The Good Guys, the Bad Guys, and the First Amendment, by Fred W. Friendly, New York: Random House, 1976, 268 pp., $10.00.
The "Fairness Doctrine" has long occupied a prime spot in the Federal Communication Commission's arsenal against controversy in broadcasting. It can be swung down upon radio and television stations that depart from what appointed commissioners consider to be politically balanced programming.
In his latest book, former CBS executive Fred Friendly recounts the case of a small, right-wing radio station that attempted to defy the FCC. The station broadcast a tape by an outspoken anti-communist preacher in 1964 which criticized a muckraking journalist, Fred J. Cook, who then requested equal time to counterattack. The station rejected the request, was reversed by the FCC, and then appealed to the Supreme Court, where it lost its case.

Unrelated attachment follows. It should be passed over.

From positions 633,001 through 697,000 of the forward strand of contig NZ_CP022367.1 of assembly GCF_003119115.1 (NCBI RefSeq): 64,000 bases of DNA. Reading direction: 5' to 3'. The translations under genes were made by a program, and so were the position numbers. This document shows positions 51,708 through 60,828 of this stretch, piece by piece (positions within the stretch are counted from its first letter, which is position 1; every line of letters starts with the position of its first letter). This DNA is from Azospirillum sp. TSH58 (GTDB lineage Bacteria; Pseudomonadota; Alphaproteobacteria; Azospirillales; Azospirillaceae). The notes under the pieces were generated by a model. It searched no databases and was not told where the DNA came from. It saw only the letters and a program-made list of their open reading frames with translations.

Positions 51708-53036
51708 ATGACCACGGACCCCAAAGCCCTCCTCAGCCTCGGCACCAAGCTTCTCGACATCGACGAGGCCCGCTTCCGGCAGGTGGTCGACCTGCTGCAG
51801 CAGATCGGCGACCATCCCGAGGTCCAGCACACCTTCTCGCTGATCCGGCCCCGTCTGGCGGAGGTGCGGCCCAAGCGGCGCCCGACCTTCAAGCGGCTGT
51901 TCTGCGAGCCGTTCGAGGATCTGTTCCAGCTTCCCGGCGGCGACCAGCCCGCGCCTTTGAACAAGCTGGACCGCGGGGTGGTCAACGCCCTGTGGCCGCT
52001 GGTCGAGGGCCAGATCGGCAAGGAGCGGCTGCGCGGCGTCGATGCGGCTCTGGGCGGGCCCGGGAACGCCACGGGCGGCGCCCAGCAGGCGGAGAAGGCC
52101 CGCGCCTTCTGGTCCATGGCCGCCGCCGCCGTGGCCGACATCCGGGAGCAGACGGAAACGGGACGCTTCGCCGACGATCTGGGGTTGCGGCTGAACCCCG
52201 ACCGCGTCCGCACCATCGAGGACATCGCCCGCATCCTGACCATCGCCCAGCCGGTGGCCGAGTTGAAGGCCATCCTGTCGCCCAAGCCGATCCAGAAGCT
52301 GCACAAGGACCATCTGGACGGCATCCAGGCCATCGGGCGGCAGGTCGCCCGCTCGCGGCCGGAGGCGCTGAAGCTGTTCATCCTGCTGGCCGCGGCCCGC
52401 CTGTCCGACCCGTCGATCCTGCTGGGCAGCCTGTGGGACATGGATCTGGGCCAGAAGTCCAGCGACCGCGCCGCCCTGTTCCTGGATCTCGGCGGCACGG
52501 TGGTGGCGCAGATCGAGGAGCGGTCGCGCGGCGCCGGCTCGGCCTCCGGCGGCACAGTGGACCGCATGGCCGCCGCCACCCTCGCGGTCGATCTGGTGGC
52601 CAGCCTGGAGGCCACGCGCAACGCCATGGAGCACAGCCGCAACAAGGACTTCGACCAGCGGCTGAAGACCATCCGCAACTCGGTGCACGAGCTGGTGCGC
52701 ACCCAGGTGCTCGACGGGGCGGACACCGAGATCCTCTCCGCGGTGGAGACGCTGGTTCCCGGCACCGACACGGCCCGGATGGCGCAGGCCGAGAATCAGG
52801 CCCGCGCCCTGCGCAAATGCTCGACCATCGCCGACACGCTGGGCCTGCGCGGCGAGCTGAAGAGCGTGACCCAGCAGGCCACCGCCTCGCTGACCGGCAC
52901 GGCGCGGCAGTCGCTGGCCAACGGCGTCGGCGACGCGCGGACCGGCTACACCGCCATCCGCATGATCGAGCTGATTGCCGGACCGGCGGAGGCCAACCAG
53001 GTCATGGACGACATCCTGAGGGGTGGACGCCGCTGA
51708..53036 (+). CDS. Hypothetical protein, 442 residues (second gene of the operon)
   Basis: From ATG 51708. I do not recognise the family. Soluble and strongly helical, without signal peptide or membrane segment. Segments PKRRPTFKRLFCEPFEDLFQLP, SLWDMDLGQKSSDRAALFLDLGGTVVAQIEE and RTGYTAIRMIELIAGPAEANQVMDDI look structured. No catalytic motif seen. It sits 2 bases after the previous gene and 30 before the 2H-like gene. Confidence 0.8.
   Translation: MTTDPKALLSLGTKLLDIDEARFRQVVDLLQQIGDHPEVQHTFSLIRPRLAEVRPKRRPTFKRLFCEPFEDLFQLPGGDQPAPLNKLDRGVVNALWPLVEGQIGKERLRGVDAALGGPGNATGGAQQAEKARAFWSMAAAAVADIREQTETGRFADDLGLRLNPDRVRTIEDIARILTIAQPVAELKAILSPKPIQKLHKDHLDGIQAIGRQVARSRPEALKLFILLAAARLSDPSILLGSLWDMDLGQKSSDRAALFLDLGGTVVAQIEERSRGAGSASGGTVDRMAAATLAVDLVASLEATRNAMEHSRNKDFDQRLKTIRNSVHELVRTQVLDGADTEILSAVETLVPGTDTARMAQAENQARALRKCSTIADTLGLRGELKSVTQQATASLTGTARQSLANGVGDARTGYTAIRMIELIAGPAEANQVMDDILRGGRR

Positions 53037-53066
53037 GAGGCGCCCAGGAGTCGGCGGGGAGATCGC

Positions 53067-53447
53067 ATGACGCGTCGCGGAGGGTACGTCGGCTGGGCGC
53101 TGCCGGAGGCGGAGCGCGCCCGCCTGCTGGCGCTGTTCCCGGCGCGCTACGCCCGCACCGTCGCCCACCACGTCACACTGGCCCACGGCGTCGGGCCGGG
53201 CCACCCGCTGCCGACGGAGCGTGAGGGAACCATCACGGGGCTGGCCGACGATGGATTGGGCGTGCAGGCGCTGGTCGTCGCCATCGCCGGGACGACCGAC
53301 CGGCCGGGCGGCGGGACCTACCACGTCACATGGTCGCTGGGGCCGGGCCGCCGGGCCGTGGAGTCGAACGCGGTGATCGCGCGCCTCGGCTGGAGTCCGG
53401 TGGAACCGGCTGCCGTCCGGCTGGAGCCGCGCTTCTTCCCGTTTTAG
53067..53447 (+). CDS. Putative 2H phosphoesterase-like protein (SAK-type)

Friendly is clearly disappointed by the outcome. The First Amendment guarantee of freedom of the press, he believes, applies to broadcast journalism as well as to print media. He is keenly aware of the curious-bedfellows aspect of the case; not only does he, a committed liberal, wind up on the side of conservatives, but he concludes that the Kennedy administration inspired an organized effort to harass unruly right-wing broadcasters. The book is an unsettling look at the fragile quality of freedom of the airwaves, and belongs on the bookshelf of anyone upset by the tepid character of regulated radio and television.
This article originally appeared in print under the headline "The Good Guys, the Bad Guys, and the First Amendment".
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